Did you know that a stock which increases its dividend by 7% will double its payout in a decade? That's the power of investing in dividend growth stocks. Over time, their yields will rise and investors can earn much more on their initial investment. That can make a low-yielding stock look deceptively low.

Two stocks that have been aggressively increasing their dividends in recent years are AbbVie (ABBV -1.01%) and Visa (V -0.58%). With solid fundamentals and bright futures ahead, these are two investments you can safely buy and hold for the long haul.

1. AbbVie

Drugmaker AbbVie generated more than $56 billion in revenue last year and had over $11 billion in profit. It has several blockbusters in its portfolio, with Humira, Skyrizi, Rinvoq, Imbruvica, Venclexta, and Vraylar all bringing in more than $1 billion in revenue in 2021. 

Last week, the company released its most recent results for the third quarter (ended Sept. 30). The company's net revenue rose 3.3% year over year to $14.8 billion for the quarter. Fast-growing immunology products Skyrizi and Rinvoq generated growth of 75% and 54%, respectively.

Although investors are worried about the loss of exclusivity in Humira, the healthcare company has previously stated that it believes Skyrizi and Rinvoq combined can reach higher peak annual sales. AbbVie's broad portfolio of assets that cover immunology, oncology, aesthetics, neuroscience, and eye care makes this a safe stock to own for the long term.

AbbVie also makes for an excellent income stock. It provides a high yield of 4%, which is more than double the S&P 500 average of 1.8%. It's also a Dividend King, having increased its payout for 50-plus years if you include the time it was part of Abbott Laboratories.

Last month, AbbVie raised its dividend by another 5%. Investors are now collecting $1.48 per share every quarter. That's more than double the $0.71 dividend that the company announced five years ago. AbbVie has been increasing its payouts at a compound annual growth rate (CAGR) of 15.8% during that time frame. Although the recent 5% hike suggests the rate of increases is slowing down, the company's track record is impressive.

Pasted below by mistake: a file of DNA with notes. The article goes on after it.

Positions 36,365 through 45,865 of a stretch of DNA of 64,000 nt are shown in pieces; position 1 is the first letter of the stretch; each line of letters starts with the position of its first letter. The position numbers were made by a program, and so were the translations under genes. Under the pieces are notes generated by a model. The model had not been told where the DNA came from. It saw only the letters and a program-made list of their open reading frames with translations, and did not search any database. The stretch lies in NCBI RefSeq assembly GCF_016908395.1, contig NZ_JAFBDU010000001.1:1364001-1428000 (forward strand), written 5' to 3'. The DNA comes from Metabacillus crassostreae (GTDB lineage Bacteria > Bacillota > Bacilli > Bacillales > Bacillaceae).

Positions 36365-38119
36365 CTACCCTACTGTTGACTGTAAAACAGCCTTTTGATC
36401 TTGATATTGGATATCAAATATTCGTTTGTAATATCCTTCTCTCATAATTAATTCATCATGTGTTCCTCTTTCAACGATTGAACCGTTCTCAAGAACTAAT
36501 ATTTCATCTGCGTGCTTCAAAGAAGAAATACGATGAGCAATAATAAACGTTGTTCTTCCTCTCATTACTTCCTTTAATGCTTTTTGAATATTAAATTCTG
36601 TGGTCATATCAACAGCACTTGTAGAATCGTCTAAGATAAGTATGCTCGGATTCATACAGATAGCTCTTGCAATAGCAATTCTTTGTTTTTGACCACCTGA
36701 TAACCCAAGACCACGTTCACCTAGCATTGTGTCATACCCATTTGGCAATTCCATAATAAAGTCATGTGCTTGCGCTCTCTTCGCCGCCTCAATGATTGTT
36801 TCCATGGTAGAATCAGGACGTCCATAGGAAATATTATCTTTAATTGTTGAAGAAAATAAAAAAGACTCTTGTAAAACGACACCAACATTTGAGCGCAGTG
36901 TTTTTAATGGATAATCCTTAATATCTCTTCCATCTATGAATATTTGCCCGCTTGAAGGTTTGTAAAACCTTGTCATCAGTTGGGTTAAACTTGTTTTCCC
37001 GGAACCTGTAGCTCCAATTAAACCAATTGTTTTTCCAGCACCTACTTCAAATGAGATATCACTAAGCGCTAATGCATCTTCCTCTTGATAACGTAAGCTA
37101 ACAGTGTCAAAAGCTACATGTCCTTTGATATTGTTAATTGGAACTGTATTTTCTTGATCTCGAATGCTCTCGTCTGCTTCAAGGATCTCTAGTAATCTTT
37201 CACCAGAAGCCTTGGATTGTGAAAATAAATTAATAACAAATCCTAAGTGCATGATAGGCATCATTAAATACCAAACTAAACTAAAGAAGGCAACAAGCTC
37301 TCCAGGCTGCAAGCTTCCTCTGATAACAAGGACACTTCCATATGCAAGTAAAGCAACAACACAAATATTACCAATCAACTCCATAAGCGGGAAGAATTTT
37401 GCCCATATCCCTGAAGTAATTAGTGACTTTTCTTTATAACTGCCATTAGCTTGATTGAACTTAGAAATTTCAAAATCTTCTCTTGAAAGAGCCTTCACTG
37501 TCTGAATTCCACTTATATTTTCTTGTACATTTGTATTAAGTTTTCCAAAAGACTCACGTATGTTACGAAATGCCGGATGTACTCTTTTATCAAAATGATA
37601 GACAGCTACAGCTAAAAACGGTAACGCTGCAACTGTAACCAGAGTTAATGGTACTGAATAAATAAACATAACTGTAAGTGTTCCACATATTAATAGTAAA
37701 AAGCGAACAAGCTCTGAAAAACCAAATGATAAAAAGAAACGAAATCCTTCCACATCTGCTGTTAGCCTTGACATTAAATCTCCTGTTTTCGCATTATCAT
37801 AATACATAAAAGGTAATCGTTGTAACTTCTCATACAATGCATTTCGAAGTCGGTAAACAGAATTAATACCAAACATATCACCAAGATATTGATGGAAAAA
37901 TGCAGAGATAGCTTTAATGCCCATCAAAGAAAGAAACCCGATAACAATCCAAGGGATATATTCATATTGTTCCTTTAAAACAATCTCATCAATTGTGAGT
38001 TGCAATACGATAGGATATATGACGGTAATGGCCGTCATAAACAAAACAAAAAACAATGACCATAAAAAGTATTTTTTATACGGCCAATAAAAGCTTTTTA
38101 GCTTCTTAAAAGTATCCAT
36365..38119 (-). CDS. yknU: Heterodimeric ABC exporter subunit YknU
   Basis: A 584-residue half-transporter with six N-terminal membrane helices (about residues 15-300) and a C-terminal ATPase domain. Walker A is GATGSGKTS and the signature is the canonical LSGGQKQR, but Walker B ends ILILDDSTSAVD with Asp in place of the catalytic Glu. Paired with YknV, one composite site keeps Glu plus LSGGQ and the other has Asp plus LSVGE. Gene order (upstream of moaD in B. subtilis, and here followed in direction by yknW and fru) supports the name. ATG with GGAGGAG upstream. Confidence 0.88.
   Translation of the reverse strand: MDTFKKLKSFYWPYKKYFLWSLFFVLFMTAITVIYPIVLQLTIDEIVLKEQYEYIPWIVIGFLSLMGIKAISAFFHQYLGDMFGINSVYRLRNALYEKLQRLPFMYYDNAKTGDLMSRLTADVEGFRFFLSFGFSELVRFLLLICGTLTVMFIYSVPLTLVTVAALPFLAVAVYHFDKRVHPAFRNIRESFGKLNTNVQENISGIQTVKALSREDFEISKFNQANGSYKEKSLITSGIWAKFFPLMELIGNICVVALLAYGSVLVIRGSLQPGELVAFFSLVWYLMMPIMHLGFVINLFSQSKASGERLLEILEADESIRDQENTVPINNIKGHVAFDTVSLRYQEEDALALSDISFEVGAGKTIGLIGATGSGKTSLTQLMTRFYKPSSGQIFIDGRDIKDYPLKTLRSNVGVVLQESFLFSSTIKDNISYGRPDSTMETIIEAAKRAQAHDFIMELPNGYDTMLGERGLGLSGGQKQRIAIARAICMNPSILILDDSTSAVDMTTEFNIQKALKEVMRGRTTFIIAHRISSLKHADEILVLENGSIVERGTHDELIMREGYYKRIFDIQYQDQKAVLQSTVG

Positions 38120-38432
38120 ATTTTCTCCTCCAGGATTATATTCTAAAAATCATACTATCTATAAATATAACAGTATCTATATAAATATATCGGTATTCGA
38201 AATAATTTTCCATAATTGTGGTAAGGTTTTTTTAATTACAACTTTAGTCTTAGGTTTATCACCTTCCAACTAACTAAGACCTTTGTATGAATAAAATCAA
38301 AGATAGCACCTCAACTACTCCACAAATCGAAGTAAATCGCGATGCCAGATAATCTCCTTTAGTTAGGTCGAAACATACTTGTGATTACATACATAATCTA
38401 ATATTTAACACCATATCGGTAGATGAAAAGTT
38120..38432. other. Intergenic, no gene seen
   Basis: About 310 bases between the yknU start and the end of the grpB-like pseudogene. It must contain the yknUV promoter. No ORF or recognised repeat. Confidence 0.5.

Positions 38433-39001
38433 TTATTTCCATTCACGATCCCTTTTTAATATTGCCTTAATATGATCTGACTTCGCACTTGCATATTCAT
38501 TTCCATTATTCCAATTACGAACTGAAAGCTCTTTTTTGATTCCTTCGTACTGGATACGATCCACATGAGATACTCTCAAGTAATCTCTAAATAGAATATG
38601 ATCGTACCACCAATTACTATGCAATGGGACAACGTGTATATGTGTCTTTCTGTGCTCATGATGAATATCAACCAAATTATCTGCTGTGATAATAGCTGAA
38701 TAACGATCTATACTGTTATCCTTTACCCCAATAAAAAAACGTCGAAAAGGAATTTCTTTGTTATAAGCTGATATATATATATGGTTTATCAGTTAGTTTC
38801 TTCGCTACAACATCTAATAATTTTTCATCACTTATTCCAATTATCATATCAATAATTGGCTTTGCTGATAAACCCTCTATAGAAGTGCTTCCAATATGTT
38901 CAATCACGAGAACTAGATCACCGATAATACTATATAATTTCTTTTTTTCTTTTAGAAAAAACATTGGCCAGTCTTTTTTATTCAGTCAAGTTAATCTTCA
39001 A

One reason it's likely the payouts will continue: AbbVie's diluted per-share profit in its most recent quarter was $2.21. If it were to maintain that level of profitability, that would put the dividend at a payout ratio of 67%, which suggests that the healthcare company isn't running out of room to increase its dividend.

With strong fundamentals, a diverse business, and a great dividend, AbbVie makes for a solid stock to buy and hold. And at 21 times earnings, it's no more expensive than the average healthcare stock. 

2. Visa

Another top dividend stock to own is Visa. The credit card company is known around the world, and investing in it is a great way to bet on the success of the global economy. Although there are concerns of a possible recession, in the long haul, the business can be a great investment.

It's coming off a strong fourth quarter where sales for the period ended Sept. 30 rose by an impressive 19% year over year to $7.9 billion. For the full fiscal year, revenue totaled $29.3 billion and was up 22%.

Visa is not just a safe buy. It's also become a promising dividend growth stock, recently raising its payouts by 20%. At $0.45, investors will now be collecting more than double the $0.195 that the company was paying five years ago. It has averaged a CAGR of 18.2% during that time. However, even with the significant increase, the yield remains modest at less than 0.9%. 

Visa doesn't have as impressive a streak going as AbbVie. Its streak of paying dividends only goes back to 2008, when the stock went public. But given the company's continued growth and ultra-low payout ratio of just over 20%, odds are that Visa will continue raising its dividends for the foreseeable future, and it certainly has the potential to become a Dividend Aristocrat.

While Visa's dividend yield may be underwhelming, investors can collect a lot of recurring income simply from buying and holding the stock. Although it trades at 30 times its earnings, which may not seem all that cheap, that's lower than where it has been in the past, and it's below that of rival Mastercard.